Following image shows the most common FPU operations and also on the left you may observe the contents of the FPU stack:
You may find more FPU operations supported by FS here (along with all other supported opcodes. The FPU ones always start with “f”). Also notice that we handle SSE variables as arrays. in the last two lines we store data to channels 0 and 1 of the variables respectively. And a useful tip – to pop specific st() register you may use fstp st(*); (the * is a number form 0 to 7). This allows you to remove values from middle of the stack, although it does not let you store these values anywhere.
Now let’s get the the array management finally. When loading SSE variables into FPU you handle them as an array of 4 32bit values. With actual arrays things are more complicated. You must specify where in the array the variable is using eax register. Because address specifies the position of a byte and our 32bit values are 4bytes wide, the index must increment in 4byte steps per one value. If you try reading data form position unaligned to the real value boundaries FS will crash!!! We may convert integer index to address based index by multiplying it with 4. Or more easily we may do this by logical shift left by 2 (using operation shr eax,2; or pslld xmm0,2; ).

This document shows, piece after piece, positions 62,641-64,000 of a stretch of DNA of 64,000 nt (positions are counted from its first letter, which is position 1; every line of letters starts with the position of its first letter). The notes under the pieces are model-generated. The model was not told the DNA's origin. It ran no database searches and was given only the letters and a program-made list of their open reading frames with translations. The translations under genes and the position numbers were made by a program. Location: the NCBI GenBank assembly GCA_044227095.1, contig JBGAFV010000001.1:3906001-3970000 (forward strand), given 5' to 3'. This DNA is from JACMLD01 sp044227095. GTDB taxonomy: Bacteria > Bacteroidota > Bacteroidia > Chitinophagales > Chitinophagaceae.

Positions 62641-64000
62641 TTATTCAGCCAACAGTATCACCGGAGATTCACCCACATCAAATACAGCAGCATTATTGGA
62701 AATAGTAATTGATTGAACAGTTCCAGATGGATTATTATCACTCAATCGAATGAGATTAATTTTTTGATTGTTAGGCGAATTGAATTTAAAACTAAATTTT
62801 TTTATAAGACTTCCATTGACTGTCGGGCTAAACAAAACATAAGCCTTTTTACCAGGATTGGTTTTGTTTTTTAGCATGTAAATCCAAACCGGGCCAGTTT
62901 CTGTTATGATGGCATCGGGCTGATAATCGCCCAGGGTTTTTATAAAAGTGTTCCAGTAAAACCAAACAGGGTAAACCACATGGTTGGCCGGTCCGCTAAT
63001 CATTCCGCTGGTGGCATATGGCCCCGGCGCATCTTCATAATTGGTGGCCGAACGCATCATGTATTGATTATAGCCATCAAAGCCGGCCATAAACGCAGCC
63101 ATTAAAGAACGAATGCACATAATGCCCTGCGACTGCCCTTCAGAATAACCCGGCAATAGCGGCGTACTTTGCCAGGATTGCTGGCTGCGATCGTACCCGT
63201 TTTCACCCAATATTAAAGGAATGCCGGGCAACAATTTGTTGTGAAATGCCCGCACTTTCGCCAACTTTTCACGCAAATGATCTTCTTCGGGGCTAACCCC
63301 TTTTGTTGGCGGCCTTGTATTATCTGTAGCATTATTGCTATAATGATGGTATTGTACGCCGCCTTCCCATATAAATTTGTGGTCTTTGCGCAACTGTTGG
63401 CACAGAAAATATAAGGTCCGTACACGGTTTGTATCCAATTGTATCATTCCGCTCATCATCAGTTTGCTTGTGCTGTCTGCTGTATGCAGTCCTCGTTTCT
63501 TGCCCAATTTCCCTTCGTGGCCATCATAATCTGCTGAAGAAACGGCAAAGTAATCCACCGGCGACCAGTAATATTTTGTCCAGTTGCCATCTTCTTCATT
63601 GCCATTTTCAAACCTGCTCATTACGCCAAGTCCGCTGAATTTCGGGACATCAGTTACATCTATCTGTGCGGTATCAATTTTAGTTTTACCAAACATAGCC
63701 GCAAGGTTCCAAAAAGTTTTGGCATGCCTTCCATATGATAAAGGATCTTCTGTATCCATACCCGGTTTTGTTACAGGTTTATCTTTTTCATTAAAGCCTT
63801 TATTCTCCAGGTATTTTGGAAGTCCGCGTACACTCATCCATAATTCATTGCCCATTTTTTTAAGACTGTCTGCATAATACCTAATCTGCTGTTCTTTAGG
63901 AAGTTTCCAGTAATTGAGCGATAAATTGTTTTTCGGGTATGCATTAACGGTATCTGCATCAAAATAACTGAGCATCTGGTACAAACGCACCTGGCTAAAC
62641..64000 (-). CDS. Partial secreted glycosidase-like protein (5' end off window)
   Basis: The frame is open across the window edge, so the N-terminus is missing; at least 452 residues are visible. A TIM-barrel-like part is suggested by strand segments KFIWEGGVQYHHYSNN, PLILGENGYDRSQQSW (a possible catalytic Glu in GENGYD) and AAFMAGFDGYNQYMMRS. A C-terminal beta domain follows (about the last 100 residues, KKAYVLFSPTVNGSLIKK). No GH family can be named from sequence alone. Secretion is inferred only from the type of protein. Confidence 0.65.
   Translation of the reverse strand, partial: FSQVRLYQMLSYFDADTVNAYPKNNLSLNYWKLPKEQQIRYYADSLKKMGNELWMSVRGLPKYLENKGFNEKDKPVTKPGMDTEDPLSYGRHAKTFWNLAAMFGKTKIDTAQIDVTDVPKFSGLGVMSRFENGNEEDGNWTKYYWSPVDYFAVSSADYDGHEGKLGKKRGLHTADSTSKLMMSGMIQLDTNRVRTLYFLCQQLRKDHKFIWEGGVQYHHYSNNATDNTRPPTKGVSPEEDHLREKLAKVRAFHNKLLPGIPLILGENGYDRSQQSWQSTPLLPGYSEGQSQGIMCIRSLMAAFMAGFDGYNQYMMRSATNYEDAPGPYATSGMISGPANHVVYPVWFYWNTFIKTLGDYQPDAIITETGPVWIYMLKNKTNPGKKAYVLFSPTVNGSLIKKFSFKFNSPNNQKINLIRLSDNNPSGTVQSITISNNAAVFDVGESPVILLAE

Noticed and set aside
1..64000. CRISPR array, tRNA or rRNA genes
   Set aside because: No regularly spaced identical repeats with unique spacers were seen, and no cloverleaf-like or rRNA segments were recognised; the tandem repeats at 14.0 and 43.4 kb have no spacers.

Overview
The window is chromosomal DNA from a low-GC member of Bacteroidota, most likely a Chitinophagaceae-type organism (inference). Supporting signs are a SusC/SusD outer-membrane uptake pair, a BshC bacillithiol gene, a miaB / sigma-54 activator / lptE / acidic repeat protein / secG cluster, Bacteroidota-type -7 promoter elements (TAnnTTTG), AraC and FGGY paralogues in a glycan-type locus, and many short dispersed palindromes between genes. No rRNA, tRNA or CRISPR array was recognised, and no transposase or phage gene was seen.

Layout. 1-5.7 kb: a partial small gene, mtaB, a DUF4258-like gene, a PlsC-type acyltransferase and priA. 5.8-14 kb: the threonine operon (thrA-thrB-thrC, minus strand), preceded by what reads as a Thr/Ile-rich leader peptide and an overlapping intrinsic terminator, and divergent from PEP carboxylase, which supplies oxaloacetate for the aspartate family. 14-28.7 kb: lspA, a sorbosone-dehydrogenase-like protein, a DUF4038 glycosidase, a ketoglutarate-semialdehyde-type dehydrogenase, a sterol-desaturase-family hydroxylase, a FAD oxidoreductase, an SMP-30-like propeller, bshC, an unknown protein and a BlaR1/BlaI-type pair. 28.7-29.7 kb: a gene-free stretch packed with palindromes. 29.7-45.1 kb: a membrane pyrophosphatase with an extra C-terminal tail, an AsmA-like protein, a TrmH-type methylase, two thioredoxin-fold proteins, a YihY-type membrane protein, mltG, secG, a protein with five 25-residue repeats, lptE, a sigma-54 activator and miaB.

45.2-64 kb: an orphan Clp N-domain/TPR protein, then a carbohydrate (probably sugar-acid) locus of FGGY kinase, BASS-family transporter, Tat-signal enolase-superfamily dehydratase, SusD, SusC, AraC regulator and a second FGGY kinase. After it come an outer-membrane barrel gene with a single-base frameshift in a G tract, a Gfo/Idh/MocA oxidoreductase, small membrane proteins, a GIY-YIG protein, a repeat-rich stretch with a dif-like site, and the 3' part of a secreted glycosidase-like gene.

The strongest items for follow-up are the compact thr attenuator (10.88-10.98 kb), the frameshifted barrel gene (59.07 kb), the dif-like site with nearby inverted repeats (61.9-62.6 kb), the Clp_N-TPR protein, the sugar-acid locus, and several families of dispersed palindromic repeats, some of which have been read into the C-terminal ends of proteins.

Here is a code for a simple delay. First part of the code cycles “c” in 0-44099 range. This value is used to write input into an array called mem. Then “delay” is subtracted form “c“, wrapped into 0-44099 range and that is used to extract value from array and store it into output. This will naturally work only in mono, because only in and out are processed.